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Discussion Starter #1
I have a 68 'vert with a 454. It has about 550 ft-lbs of torque. :D I bought a high torque starter and couldn't adjust it so I sent it back. Then I bought a regular GM starter from the local parts store. It worked fine but sounded a bit bad. I shimmed it and it worked great. I left for Korea for a year and left my wife instructions to start the car every couple of weeks. I came back 10 months later and she hadn't started it in 9 1/2 months. She said the starter sounded weird and it wouldn't turn over. I went out and sure enough it was grinding on the flywheel and was completely out of whack. (I primed the motor first and blew out the fuel lines and rebuilt the carb before trying to start it:() Anyway, I re-shimmed the starter and it worked great again for about 2-3 starts and then started grinding again. Still starts, but sounds terrible. I made sure the bolts were tightened, etc. Any ideas how to keep it from doing this? As much as I love working on the car...this is getting a bit ridiculous! Appreciate any ideas.
 

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Are you using the correct shouldered bolts? or regular non shouldered bolts. Should look like these. Diagonal mounting are the long ones and the other set is for side by side mounting. Normally the shims aren't needed, at least I've have never had to use them.
 

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Lyle 1969 Camaro Convertible
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also check bolt length. Older starters used longer bolts and they get tight when they bottom but the starter might still wiggle around. A quick fix is a washer between the starter and the bolt head, the correct fix (if this is the case) is the right shorter bolts.
 

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sounds like you're just using regular bolts and not the specific starter ones.
 

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Ya know,,,, maybe there's more going on here.
Brian, how often does the car start properly? I'm wondering how much torque it takes to actually roll over your engine. A good loose BBC should require about 40-60 ft pounds to move. It's easy to check with your torque wrench on the front crank snout bolt.
 

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Discussion Starter #7
I'll check the bolts. You might be correct that they are not the knurled/correct shoulder type. And I definitely don't have the brace on the back of it. The starter doesn't move once they are tightened down that I can tell...until it moves enough to come out of alignment after a few starts. Fred, I will check the torque tonight if I get the chance. Appreciate the inputs!
 

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Are there any fasteners holding the mounting block/nose case to the motor section? I had a high torque starter doing what you are describing in addition to failing to engage when I turned the key every few tries (it was that annoying grinding sound when the pinion doesn't engage the flywheel). After numerous attempts to re-shim with tempoary success, I happened to wiggle the motor portion and found that all three bolts holding it to the mounting block/nose section were backed out, allowing the motor and thus the gear to engage at random clearances.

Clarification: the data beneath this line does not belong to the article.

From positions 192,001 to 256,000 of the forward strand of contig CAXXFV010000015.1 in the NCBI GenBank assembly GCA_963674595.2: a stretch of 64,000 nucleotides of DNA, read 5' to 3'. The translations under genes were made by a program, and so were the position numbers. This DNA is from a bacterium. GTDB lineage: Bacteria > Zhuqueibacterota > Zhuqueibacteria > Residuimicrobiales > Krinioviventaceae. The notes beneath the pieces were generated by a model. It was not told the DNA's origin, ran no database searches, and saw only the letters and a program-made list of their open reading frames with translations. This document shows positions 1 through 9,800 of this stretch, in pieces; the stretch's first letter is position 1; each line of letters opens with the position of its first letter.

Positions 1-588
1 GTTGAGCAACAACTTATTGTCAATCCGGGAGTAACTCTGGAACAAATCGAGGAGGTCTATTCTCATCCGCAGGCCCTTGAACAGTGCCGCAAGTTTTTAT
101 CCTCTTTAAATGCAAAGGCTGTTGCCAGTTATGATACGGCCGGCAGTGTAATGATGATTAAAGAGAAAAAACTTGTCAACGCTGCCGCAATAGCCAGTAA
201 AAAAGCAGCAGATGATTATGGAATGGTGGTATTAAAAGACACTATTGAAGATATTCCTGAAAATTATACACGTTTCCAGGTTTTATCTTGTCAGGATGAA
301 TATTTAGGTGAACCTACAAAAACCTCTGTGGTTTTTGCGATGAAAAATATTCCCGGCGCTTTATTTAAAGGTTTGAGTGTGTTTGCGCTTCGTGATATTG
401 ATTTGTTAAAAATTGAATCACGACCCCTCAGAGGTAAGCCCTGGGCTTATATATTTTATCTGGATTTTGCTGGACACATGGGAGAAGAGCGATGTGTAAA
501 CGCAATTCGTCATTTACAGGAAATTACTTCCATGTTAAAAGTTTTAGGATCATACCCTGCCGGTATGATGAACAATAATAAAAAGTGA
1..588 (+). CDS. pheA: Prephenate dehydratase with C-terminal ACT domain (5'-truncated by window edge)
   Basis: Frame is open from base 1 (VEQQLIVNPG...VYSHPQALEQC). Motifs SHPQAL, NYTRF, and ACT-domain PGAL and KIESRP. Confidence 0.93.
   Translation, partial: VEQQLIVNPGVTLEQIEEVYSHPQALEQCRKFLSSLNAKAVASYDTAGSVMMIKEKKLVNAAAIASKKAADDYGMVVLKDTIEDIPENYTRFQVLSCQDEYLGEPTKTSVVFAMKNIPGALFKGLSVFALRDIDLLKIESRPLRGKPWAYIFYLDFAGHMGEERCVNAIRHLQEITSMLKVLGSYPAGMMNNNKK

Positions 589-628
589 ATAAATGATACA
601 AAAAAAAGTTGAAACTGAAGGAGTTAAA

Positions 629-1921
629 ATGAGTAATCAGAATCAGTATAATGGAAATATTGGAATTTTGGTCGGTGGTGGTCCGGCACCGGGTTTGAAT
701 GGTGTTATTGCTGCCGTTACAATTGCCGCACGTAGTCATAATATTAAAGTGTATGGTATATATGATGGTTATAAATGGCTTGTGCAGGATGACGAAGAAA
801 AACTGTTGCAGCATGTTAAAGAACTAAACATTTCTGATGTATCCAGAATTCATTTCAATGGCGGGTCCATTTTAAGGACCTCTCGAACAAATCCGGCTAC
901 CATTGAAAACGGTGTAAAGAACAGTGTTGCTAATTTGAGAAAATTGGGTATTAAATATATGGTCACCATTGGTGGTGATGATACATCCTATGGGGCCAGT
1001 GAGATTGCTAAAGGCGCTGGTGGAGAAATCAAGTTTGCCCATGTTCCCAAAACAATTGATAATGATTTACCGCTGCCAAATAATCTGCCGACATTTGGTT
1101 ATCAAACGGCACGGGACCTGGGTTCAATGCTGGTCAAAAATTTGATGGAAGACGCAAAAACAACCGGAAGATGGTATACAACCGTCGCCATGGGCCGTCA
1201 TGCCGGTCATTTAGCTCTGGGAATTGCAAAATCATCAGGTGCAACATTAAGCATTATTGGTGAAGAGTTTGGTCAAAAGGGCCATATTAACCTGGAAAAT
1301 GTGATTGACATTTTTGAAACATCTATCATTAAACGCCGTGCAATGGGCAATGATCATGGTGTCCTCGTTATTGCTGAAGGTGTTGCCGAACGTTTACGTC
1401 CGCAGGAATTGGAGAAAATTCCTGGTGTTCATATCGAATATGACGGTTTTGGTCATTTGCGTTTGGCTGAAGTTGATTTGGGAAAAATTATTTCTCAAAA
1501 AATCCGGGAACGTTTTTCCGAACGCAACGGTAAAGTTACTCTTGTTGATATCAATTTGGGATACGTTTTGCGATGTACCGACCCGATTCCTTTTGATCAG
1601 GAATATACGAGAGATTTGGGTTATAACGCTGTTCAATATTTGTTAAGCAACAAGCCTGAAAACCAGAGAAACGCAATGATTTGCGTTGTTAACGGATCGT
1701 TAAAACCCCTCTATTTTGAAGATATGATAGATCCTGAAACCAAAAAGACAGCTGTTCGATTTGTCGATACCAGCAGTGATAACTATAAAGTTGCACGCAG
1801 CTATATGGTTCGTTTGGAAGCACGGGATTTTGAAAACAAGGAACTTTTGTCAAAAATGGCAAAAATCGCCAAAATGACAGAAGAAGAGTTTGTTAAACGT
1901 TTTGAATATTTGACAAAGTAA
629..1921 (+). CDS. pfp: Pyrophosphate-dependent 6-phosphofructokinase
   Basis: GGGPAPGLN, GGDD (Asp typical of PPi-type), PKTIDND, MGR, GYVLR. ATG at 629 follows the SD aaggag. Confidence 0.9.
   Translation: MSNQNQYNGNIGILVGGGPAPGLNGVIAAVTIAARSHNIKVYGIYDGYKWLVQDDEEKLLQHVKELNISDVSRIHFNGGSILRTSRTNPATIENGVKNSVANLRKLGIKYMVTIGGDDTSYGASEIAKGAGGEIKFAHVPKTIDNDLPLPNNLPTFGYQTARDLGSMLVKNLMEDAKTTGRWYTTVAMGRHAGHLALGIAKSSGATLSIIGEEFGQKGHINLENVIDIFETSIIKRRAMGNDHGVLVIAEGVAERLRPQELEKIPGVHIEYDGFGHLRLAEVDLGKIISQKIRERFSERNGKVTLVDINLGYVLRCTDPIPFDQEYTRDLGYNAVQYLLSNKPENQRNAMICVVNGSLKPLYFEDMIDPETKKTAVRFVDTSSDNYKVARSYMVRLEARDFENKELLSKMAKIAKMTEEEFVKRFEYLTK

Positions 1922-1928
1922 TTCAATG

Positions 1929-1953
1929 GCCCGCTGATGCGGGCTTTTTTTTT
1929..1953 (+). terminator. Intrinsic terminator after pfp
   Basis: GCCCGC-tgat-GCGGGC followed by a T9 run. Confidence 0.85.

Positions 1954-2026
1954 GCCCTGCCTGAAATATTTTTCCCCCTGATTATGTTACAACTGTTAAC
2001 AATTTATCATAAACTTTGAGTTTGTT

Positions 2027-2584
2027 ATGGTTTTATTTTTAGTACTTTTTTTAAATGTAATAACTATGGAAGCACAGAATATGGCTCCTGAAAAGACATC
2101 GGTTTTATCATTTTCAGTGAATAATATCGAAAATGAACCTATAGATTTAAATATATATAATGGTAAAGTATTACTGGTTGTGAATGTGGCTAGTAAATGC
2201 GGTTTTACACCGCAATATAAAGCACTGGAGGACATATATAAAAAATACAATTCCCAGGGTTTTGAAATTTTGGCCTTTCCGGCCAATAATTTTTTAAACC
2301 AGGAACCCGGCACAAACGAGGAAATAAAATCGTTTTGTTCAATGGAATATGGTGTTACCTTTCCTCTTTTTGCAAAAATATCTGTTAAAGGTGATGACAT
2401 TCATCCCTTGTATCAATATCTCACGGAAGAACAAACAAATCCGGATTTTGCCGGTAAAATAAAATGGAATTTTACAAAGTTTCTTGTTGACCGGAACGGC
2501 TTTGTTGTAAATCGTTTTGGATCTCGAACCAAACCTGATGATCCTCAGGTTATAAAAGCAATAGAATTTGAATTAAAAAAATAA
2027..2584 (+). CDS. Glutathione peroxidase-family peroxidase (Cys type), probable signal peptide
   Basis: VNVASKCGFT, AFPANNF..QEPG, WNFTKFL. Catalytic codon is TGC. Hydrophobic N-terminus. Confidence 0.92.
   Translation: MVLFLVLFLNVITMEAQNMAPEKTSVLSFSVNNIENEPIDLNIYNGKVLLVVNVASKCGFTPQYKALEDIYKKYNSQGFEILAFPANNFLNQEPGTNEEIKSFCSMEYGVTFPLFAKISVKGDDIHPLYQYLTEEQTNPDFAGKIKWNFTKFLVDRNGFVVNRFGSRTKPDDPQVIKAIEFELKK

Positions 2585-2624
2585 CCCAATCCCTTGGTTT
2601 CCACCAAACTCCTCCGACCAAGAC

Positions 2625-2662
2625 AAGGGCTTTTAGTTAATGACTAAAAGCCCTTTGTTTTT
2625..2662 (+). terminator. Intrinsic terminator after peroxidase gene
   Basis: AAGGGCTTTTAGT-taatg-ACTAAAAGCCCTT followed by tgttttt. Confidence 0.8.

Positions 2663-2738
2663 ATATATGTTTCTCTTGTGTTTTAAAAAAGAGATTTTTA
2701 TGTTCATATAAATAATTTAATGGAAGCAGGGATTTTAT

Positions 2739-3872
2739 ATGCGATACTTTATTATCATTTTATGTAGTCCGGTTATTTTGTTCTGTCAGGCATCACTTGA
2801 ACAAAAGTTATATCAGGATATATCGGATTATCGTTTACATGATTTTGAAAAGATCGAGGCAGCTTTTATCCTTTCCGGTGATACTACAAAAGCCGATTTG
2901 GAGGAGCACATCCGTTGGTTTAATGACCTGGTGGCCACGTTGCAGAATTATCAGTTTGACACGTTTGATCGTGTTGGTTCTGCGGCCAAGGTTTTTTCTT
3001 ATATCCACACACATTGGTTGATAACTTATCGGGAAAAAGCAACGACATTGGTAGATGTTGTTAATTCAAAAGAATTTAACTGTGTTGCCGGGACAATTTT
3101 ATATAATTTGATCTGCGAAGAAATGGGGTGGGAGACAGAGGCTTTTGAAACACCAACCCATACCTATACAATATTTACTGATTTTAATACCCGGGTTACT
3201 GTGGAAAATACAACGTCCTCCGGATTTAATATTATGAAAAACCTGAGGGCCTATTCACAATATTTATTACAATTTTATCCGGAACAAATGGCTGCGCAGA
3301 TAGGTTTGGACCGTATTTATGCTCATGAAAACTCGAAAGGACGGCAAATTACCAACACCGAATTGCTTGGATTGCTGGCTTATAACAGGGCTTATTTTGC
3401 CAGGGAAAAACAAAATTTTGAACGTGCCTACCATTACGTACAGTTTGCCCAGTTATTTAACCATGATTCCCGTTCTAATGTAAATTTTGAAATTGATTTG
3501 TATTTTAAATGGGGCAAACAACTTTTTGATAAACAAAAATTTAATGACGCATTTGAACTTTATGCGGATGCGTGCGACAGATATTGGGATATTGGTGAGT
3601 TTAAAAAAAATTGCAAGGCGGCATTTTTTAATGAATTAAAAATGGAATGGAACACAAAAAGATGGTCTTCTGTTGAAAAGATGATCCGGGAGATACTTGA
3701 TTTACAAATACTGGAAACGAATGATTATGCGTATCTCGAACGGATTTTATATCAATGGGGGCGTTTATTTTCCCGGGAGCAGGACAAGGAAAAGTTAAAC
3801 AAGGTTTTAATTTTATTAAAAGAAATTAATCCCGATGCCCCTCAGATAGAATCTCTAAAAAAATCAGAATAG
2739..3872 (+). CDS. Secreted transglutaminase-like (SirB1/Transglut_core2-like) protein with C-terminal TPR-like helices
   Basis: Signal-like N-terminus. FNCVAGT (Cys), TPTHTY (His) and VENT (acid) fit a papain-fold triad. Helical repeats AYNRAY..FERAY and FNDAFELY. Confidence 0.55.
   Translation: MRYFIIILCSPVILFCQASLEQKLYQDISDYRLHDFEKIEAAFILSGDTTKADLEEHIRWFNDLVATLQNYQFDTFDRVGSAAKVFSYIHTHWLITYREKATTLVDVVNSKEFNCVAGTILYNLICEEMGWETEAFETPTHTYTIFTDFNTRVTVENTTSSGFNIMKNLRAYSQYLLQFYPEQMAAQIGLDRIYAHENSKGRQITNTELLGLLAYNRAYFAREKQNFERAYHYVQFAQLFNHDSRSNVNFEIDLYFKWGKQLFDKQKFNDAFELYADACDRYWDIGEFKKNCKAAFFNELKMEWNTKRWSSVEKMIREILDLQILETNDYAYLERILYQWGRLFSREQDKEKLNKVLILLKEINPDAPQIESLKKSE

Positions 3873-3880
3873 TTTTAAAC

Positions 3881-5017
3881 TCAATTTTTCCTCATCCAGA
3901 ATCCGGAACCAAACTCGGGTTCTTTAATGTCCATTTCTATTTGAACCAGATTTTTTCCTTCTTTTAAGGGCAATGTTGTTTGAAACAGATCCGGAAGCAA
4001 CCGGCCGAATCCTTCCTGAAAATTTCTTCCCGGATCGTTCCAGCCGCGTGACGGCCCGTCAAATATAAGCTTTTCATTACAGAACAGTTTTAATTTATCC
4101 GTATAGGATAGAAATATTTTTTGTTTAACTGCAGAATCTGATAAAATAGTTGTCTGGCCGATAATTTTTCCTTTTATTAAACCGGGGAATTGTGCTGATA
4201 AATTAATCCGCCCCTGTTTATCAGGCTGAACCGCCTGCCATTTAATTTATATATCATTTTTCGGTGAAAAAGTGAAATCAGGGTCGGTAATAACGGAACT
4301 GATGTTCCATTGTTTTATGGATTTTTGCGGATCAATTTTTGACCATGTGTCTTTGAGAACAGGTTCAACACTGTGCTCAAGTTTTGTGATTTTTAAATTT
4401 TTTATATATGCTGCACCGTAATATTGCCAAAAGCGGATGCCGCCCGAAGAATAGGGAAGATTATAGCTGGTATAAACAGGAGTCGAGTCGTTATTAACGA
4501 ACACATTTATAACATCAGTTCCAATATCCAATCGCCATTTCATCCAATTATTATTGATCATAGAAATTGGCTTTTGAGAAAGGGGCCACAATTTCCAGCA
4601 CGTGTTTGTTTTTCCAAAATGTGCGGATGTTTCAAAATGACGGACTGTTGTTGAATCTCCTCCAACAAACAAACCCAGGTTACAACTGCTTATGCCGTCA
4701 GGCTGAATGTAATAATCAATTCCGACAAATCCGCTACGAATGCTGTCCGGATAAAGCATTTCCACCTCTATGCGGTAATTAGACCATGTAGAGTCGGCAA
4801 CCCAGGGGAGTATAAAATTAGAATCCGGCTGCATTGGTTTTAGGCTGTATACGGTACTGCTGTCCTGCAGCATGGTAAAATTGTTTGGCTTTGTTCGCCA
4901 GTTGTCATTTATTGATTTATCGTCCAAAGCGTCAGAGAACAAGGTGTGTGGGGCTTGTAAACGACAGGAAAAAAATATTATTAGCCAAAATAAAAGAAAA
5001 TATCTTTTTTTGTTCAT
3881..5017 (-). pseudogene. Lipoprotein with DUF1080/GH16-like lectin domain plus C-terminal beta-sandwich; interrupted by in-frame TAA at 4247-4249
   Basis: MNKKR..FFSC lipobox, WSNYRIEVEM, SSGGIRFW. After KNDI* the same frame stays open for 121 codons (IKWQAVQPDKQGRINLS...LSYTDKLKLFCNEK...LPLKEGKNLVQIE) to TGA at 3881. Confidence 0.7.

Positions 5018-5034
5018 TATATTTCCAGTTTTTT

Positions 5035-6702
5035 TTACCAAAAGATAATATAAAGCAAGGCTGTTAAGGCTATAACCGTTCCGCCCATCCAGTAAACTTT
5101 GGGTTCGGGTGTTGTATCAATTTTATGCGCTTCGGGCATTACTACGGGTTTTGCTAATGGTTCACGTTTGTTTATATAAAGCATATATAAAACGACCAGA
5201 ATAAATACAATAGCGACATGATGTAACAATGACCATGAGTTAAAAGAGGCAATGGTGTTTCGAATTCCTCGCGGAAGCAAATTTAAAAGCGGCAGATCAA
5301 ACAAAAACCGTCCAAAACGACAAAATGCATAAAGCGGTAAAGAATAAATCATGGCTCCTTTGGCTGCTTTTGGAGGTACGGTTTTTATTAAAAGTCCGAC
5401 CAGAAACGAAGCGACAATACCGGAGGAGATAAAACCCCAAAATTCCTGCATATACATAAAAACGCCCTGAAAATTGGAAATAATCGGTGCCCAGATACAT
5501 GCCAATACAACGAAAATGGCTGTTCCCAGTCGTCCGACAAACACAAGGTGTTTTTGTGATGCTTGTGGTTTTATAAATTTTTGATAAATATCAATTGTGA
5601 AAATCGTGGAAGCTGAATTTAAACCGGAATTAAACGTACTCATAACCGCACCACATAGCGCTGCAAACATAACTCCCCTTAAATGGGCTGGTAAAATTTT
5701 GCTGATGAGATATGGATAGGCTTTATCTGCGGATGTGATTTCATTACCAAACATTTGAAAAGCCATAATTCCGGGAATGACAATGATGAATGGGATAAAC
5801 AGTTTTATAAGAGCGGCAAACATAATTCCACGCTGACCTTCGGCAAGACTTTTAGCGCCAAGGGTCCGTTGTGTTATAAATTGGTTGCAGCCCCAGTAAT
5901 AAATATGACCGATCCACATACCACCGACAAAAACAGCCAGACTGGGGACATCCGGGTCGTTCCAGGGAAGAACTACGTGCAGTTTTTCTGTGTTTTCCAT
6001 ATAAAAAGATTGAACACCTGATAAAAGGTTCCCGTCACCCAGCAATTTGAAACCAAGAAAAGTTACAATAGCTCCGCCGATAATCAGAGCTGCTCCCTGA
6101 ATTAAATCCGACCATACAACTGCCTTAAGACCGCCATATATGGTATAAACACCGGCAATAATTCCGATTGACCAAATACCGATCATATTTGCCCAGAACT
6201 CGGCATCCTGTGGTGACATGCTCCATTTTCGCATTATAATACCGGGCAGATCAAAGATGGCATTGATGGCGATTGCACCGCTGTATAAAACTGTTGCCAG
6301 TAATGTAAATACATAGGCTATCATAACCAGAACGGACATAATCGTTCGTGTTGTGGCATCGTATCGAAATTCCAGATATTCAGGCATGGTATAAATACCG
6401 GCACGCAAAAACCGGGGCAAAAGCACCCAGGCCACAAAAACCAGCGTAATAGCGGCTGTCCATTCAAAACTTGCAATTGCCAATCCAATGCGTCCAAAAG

Only other thing I can think of, is the pinion possibly over-engaging (i.e. too far into the flywheel)? Seems like this would push the starter away every time you started it, until it mis-aligned, and wouldn't show up as you re-shimmed because the pinion would be retracted at that point (because the key wouldn't be on "start").
 

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you will get weird starter engagement issues if the bolts are bent...


and if a car is going to sit, don't start it every 2 weeks... or every 2 months... or even every 2 years- just let it sit with no fuel in the carb and the battery disconnected until you want to actually drive it.. it's harder on it to start it and let it idle for a little while than it is to start it and run it, mostly due to unburnt fuel getting in the oil and water from the combustion process sitting in the exhaust because the mufflers don't get warm enough to evaporate it..
 

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I'll check the bolts. You might be correct that they are not the knurled/correct shoulder type. And I definitely don't have the brace on the back of it.
There's your answer - doesn't matter which big bolts you use, if you don't have the starter brace, it's going to come loose and become misaligned at the flywheel interface. The brace is there for a reason, to manage the cantilevered load from the starter's weight while also managing the torque reaction when it cranks. Get the right knurled mounting bolts and the brace and you'll be in business. :thumbsup:

:beers:
 

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Discussion Starter #11
Ok. I got the right bolts...they were not correct. Replaced them. Car started like a kitten...roared like a tiger. Then the cat got stuck in the fly wheel the next time I tried to start it! Out of alignment again. I pulled the shim that had been in there out with the same results. Just not engaging correctly. I checked the torque as Fred suggested and it is about 65-70 ft lbs. I dont have the brace for the back of the starter. I will get one and see if that makes a difference. And Novaderrik...hopefully it wont be sitting anytime soon...assuming I can get the damn thing started!!!! But I appreciate the info! More to follow, I'm sure!
 
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